Mathematician Daniel Wise elected Fellow of Royal Society

Daniel Wise, James McGill Professor in the Department of Mathematics and Statistics, is one of 50 eminent scientists who were elected as Fellows of the Royal Society and ten as new Foreign Members for their exceptional contributions to science.

Founded in the 1660’s,  Royal Society is a Fellowship of many of the world’s most eminent scientists and is the oldest scientific academy in continuous existence. The Society’s fundamental purpose is to recognize, promote and support excellence in science and to encourage the development and use of science for the benefit of humanity.

Daniel Wise, James McGill Professor in the Dept. of Mathematics and Statistics.

“Our Fellows are key to the Royal Society’s fundamental purpose of using science for the benefit of humanity. From Norwich to Melbourne to Ethiopia, this year’s newly elected Fellows and Foreign Members of the Royal Society are testament that science is a global endeavour and excellent ideas transcend borders,” said Venki Ramakrishnan, President of the Royal Society, during the announcement on may 9. “We also recognize the cutting edge innovation taking place across industry, with many of this year’s Fellows coming from the thriving tech industry. For their outstanding contributions to research and innovation, both now and in the future, it gives me great pleasure to welcome the world’s best scientists into the ranks of the Royal Society.”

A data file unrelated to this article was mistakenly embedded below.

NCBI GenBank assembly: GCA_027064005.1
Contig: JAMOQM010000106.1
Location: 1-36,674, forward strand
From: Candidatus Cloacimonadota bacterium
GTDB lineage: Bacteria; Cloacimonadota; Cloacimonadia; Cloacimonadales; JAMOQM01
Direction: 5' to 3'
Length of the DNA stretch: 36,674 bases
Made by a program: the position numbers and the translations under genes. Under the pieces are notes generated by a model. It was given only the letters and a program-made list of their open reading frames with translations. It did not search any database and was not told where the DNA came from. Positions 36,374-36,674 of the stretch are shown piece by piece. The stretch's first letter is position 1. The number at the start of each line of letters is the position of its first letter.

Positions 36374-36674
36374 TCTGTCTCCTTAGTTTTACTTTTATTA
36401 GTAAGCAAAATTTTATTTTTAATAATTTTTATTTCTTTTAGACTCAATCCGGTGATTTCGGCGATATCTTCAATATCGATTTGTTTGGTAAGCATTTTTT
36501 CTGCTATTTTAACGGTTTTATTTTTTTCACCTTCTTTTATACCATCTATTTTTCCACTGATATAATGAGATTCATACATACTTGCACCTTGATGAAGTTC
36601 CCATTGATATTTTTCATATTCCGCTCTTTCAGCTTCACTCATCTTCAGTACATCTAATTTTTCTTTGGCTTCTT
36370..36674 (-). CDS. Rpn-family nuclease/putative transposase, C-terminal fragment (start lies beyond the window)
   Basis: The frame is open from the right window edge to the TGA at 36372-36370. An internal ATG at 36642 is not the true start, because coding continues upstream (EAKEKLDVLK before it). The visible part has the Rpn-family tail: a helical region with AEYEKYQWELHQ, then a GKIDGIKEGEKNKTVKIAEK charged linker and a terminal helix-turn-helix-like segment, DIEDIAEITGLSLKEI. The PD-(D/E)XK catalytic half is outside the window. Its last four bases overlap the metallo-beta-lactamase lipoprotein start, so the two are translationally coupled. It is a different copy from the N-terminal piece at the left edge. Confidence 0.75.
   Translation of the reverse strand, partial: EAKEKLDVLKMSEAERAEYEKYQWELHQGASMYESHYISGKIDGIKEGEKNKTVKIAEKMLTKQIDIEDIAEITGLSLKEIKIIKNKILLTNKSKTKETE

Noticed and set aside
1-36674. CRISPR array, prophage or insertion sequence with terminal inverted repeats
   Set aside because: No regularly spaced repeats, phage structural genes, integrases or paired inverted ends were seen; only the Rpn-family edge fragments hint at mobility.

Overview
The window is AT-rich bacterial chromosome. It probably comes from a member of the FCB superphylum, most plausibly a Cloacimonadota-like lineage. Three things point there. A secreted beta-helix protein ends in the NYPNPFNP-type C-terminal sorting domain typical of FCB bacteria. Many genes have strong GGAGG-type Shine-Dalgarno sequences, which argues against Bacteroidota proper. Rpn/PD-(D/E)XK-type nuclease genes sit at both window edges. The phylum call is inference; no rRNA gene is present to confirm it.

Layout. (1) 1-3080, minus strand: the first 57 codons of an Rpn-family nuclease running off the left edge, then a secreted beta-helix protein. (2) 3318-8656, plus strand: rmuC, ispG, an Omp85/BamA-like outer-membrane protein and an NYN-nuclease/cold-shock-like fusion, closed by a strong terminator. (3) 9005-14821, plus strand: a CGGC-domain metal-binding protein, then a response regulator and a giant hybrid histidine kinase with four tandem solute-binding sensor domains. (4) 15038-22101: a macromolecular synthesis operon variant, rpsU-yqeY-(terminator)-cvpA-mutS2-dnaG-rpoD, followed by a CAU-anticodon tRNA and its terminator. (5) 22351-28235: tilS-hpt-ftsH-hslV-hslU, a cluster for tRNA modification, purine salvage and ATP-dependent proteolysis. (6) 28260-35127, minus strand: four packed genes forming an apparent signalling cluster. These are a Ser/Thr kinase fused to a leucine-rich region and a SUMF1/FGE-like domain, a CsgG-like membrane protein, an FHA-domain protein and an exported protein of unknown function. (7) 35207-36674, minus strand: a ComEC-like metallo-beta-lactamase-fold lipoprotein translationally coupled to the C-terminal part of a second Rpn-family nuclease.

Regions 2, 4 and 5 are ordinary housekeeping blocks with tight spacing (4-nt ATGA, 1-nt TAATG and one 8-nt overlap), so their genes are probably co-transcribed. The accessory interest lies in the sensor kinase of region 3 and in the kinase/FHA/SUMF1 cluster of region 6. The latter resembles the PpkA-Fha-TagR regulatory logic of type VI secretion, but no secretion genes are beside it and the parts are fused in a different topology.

Prof. Wise is a pure mathematician specializing in Geometric Group Theory, which studies symmetry through its interaction with algebra, geometry and topology. He grew up in New York and received his BA from Yeshiva University and his PhD from Princeton (1996). The early stage of his career was at Berkeley, Cornell, and Brandeis, and he then moved to McGill in 2001, where he is James McGill Professor.

Prof. Wise’s scientific agenda has been to explore and promulgate the utility and ubiquity of nonpositively curved cubical geometry in group theory and topology. His program of research led to the solution of several outstanding problems in combinatorial group theory and 3-manifold topology. For this, he was awarded the Oswald Veblen prize in 2013, became a fellow of the Royal Society of Canada in 2014, spoke at the ICM in 2014, was Poincare Chair at the IHP in 2015, and in 2016 he received the CRM-Fields-PIMS Prize and a Guggenheim Fellowship.

See the complete list of new Fellows of the Royal Society and new Foreign Members.